Irish Easter Traditions


Cake dances, herring funerals, and "cludogs" are all part of Ireland's varied Easter rituals

Easter is the most important date on the Roman Catholic calendar – far more important the Christmas from a religious standpoint. Because Catholicism has been the dominant religion in Ireland, Easter has been almost universally celebrated there for centuries. Over time, many traditions have grown up around the holiday that are peculiar to Ireland.

Although Easter doesn’t appear to be connected to a specific old Roman or Celtic holiday (unlike Christmas and Halloween), it seems related to a variety of old spring festivals that relate to the farming calendar. Given it’s timing in spring, around the Vernal Equinox, Easter is associated with old fertility celebrations which dovetail well into the Christian story of resurrection. Some of the popular non-religious traditions of the holiday – the Easter bunny and others - seem to have come down from these pre-Christian rites.

Lent, a season of fasting, begins 40 days before Easter. No meat is eaten during this time, though very observant people may choose an additional favorite food or pleasure like alcohol or smoking to give up as well. The last week of Lent, from Palm Sunday until Easter, is when fasting is observed most strictly.

Here’s a list of Easter traditions and beliefs. Some are religious, some purely social and some of seem based mainly on old superstitions:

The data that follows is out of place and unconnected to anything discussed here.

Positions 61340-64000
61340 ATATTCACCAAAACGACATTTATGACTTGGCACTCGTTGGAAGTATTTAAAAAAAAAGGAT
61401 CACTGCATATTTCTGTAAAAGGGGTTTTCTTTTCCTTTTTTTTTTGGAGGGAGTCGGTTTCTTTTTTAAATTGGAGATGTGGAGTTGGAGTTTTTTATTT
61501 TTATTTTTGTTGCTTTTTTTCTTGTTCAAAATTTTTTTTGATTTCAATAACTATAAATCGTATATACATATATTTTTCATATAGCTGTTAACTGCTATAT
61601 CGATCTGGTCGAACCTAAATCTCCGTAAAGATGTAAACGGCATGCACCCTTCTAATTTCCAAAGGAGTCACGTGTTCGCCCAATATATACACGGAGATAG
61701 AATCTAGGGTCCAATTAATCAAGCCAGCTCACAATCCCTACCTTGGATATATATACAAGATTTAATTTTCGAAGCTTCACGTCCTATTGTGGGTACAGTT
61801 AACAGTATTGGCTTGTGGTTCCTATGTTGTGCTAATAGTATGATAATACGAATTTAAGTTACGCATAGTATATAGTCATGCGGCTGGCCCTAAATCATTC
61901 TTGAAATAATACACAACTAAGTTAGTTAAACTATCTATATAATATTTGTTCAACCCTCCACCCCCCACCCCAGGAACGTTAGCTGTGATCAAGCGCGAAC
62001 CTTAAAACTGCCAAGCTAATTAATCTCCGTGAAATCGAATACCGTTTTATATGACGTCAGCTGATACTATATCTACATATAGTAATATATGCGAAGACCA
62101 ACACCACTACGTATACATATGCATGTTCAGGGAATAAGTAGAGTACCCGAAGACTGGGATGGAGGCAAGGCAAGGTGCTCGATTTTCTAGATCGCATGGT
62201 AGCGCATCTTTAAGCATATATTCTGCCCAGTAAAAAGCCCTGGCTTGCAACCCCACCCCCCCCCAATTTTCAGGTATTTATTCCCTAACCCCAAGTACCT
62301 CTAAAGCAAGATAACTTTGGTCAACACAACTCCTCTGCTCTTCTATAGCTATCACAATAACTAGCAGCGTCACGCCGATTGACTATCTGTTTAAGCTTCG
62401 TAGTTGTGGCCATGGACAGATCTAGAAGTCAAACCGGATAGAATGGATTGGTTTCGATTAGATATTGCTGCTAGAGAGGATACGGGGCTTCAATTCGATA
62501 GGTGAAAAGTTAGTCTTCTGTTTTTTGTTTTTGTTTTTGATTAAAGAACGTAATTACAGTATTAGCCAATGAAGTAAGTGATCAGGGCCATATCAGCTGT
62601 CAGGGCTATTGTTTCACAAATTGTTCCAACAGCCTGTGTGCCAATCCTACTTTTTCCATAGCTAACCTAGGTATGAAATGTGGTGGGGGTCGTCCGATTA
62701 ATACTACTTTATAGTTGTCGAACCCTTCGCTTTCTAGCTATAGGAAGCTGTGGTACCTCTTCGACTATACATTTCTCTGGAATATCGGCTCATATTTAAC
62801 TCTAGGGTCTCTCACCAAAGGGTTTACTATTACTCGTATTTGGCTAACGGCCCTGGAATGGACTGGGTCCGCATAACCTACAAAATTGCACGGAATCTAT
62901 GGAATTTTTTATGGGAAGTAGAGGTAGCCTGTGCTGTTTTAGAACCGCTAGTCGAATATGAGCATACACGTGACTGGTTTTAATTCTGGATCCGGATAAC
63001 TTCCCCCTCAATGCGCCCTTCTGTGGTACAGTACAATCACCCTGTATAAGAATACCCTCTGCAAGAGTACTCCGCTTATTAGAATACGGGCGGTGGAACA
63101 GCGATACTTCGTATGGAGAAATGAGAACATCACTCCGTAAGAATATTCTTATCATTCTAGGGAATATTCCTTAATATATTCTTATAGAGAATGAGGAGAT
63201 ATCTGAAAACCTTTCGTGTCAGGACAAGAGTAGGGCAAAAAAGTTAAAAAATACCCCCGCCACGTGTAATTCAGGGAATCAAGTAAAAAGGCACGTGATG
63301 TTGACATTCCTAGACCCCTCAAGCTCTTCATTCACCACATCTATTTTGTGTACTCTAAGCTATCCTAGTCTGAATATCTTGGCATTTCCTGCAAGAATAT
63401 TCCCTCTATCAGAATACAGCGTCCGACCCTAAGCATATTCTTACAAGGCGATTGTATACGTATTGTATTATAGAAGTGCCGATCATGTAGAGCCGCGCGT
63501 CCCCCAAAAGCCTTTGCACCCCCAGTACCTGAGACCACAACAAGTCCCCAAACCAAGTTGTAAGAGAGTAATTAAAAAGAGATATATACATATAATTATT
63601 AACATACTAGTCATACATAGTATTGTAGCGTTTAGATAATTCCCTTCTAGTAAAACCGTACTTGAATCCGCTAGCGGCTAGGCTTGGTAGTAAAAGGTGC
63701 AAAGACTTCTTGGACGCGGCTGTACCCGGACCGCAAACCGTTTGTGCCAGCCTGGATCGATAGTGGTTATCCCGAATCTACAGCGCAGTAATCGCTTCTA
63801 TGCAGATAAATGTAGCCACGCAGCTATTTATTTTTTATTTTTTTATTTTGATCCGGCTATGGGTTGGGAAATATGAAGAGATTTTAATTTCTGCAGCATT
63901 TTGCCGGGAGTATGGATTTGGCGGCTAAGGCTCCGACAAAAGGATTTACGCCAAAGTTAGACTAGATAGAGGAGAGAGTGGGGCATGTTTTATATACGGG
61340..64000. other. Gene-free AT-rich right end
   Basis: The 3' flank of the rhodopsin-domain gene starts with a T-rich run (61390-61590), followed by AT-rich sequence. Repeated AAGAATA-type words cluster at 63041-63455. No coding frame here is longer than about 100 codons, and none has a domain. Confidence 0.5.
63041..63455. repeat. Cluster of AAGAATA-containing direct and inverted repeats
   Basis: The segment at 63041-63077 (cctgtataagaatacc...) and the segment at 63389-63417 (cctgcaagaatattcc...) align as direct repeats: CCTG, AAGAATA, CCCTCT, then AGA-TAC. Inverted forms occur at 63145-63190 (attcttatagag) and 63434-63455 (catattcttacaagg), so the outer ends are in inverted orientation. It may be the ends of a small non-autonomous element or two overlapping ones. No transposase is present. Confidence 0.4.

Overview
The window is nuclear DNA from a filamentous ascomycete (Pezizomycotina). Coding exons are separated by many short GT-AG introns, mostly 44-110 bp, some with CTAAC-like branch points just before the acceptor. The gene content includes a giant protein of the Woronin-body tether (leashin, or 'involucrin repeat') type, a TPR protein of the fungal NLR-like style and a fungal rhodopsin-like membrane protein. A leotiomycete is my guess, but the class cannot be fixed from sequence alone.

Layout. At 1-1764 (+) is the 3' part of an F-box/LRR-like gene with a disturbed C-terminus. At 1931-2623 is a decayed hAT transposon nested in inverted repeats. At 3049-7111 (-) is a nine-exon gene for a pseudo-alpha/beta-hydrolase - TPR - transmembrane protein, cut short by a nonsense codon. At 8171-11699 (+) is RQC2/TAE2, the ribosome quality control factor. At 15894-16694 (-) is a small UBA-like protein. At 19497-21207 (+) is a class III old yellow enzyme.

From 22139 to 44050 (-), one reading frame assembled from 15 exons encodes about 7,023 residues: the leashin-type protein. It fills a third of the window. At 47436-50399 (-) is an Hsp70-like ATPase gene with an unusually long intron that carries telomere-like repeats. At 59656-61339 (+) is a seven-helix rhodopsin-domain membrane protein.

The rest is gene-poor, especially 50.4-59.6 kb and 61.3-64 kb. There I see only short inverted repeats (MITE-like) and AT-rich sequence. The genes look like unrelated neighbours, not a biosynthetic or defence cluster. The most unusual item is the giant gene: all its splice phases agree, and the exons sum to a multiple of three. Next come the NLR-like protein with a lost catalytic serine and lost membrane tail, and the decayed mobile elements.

GOOD FRIDAY

  • Cleaning the house completely (“spring cleaning”), sometimes as a preparation for an old ceremony where a local priest comes to bless the house.
  • Planting a small quantity of seed (crops not flowers) to create a blessing on the family.
  • Avoiding any possible bloodshed by doing no work with tools.
  • Go To Confession and remain quiet for part of the day.
  • Holy well water is said to have curative powers on this day.
  • Mark one egg laid on Good Friday to be eaten on Easter Sunday.
  • If a child is born in Good Friday and then baptized on Easter, he or she will have the gift of healing (a boy born on Good Friday will go into the priesthood).
  • Anyone who dies on Good Friday will do directly to heaven.
  • Visits should be paid to holy wells and graveyards.
  • No fishing is done from boats – only sea food gathered on shore (seaweed; shellfish) will be part of the Easter meal.
  • One should get a haircut, to prevent headaches!
  • EASTER SATURDAY

  • Attend church ceremony to have holy water blessed, then drink 3 sips of it for health and sprinkle on family members and sometimes even cattle on the farm for good luck.
  • Attend Easter Vigil on Saturday night. The church will be decorated with purple banners. At 11 o’clock, all lights in the church are turned off and a Paschal candle is lit to symbolize Christ’s rising from the dead.
  • EASTER SUNDAY

  • Rise with the sun and dance in celebration.
  • Butchers conduct a mock funeral in honor of a dead herring. This symbolizes then end of Lenten abstinence. A “herring procession” then marches to the local church. (Some also traditionally whip the herring as part of this odd rite. People were generally sick and tired of eating herring by the end of Lent.)
  • Take down the “spoilin meith na hlnide,” a small piece of meat pinned up on the wall during Lent, and burn it to give a pleasant smell to the inside of the house.
  • Boil and paint eggs, have rolling contests and egg hunt for children. (The idea of a rabbit laying colored eggs, which lead to the popular “Easter bunny” image, originated in Germany.)
  • Conduct a “cludog,” where children gather eggs and roast them on a special device or contraption on the farm. Shells are saved and placed around the bottom of a May bush.
  • Celebrate with a “cake dance,” a contest where the best dancer wins a cake.
  • Close out Easter celebration with a bonfire where all gather round the celebrate.

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